Consumers are being urged to ditch urban myths and misconceptions about British manufacturing after research showed that three quarters (74%) mistakenly believe that the UK used to manufacture more goods 30 years ago (in the 80s) than it does today. The findings, released by EEF, the manufacturers’ organisation, reveal that while consumers are supportive of British manufacturing, they are largely in the dark about the true state of the sector today.
Manufacturing is driving the economic recovery, employing 2.6 million people and accounting for 11% of GDP. The sector is on track for 3.6% growth this year. But despite this, only a little over a third of consumers (36%) believe that the UK’s manufacturing industry is growing.
While such urban myths are potentially damaging, UK manufacturers will however be pleased to know that they still have consumers’ backing – over three quarters (76%) would be proud to work for a manufacturing company in the UK. More importantly, given the ongoing drive to encourage more women into the sector, women would be equally as proud as men to work for a British manufacturer.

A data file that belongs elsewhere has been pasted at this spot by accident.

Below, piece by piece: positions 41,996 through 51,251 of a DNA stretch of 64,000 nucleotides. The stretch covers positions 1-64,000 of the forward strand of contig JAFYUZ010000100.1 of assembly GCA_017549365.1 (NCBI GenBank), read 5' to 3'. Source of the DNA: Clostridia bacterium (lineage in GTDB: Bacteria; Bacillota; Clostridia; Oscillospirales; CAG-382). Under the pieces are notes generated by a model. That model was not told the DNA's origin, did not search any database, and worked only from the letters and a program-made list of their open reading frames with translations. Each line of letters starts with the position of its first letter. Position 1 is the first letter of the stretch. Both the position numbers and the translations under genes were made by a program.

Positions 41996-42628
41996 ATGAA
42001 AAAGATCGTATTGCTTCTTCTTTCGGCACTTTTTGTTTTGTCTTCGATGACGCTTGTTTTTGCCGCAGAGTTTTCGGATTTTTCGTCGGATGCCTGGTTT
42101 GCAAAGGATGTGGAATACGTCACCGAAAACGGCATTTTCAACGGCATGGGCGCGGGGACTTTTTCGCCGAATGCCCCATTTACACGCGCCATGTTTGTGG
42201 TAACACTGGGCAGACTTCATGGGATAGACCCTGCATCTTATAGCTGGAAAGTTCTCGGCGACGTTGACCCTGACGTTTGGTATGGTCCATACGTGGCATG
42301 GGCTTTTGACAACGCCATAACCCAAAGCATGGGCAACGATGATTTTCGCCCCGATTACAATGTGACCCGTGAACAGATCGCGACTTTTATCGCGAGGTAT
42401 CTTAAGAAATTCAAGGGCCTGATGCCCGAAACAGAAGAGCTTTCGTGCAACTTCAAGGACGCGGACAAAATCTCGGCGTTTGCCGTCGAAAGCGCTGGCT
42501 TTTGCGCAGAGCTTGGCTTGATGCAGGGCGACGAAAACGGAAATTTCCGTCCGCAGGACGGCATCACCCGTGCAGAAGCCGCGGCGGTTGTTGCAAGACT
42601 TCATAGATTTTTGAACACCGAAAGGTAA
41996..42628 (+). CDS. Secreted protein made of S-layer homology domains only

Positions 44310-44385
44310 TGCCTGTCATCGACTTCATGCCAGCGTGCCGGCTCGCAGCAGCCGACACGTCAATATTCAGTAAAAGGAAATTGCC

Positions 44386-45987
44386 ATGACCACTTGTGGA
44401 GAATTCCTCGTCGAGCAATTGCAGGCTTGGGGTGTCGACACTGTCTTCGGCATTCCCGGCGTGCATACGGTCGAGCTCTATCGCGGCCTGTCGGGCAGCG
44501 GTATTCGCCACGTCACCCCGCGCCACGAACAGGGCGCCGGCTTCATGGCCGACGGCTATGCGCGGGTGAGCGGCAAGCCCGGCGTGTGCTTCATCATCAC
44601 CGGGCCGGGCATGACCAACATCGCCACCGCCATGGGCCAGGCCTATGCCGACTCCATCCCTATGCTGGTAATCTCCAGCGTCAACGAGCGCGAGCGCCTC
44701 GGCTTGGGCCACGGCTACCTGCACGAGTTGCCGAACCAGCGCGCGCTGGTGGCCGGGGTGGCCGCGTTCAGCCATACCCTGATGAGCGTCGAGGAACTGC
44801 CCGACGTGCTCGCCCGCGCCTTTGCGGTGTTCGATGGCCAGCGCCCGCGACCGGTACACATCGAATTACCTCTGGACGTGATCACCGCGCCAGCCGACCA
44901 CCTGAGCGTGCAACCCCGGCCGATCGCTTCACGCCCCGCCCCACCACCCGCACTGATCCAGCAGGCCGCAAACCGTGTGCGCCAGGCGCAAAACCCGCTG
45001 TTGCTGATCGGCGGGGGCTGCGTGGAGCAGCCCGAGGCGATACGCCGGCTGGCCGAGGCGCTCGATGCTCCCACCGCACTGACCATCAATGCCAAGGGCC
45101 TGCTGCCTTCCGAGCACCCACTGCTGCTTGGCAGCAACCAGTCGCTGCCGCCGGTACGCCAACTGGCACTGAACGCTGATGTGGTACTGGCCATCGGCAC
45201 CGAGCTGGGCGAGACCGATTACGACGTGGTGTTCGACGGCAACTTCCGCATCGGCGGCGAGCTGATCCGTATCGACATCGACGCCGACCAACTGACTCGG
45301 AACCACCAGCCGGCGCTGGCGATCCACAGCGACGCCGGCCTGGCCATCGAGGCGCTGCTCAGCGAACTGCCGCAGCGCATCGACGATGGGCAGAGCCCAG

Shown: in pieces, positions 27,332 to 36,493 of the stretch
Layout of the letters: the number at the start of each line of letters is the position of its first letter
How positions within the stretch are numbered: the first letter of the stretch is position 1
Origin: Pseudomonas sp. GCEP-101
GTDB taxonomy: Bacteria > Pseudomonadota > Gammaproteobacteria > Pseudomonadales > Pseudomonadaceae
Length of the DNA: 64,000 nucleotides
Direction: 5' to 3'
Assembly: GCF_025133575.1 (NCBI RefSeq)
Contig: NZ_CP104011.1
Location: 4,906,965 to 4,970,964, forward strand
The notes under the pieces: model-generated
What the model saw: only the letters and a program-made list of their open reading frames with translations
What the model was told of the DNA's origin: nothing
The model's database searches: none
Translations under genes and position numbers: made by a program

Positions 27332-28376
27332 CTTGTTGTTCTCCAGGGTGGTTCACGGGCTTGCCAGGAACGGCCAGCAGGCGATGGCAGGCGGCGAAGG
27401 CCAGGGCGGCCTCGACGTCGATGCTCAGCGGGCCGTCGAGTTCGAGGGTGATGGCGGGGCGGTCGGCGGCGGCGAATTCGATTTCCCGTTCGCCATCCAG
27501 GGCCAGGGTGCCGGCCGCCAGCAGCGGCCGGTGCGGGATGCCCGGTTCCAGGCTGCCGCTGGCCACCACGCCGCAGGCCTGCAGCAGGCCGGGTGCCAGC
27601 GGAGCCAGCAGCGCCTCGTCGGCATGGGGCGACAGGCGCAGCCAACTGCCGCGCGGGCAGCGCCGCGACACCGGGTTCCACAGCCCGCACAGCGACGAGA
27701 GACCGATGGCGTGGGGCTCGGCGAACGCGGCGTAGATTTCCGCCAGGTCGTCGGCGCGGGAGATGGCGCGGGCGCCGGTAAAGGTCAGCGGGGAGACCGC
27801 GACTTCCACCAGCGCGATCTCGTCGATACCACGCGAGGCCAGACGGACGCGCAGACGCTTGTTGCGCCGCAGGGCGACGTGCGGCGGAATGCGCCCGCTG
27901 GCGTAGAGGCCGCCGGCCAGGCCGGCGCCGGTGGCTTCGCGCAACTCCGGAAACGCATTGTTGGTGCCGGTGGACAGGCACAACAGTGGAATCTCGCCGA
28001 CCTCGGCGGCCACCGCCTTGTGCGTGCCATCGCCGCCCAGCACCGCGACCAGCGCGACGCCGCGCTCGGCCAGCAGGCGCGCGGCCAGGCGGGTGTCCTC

Manufacturers will also be cheered to know that over seven in ten consumers (72%) prefer to buy goods that have been made in Britain. Women are the biggest champions, with 75% agreeing that they would prefer to buy UK manufactured goods over those made elsewhere in the world – this falls to 71% amongst men.
There is also widespread recognition of the vital role manufacturing plays in the broader economy. An overwhelming 91% of consumers agree that manufacturing is essential for the UK economy to grow, although this rises to 97% amongst the over 55s. Those aged 25 to 34 are the least convinced, although even here 80% believe manufacturing is essential for growth.
Terry Scuoler, Chief Executive of EEF, says: “With the global spotlight on British manufacturing next week it is time to ditch the urban myth that Britain manufactured more in the 80s than it does today. The reality is that British manufacturing is a huge success story and is going from strength-to-strength, employing 2.6 million people and accounting for 11% of GDP. ‘Make it Britain’ is vibrant, vital and producing more today than it did 30 years ago.
“The good news is that manufacturers already have consumers’ backing, but if we arm them with the full facts about the strength, dynamism and versatility of this essential sector we will hopefully gain their pride too. This will encourage more young people to consider a career in our sector and make it easier to attract the talented and skilled employees needed for growth to continue at a pace.”
For more information on EEF go to eef.org.uk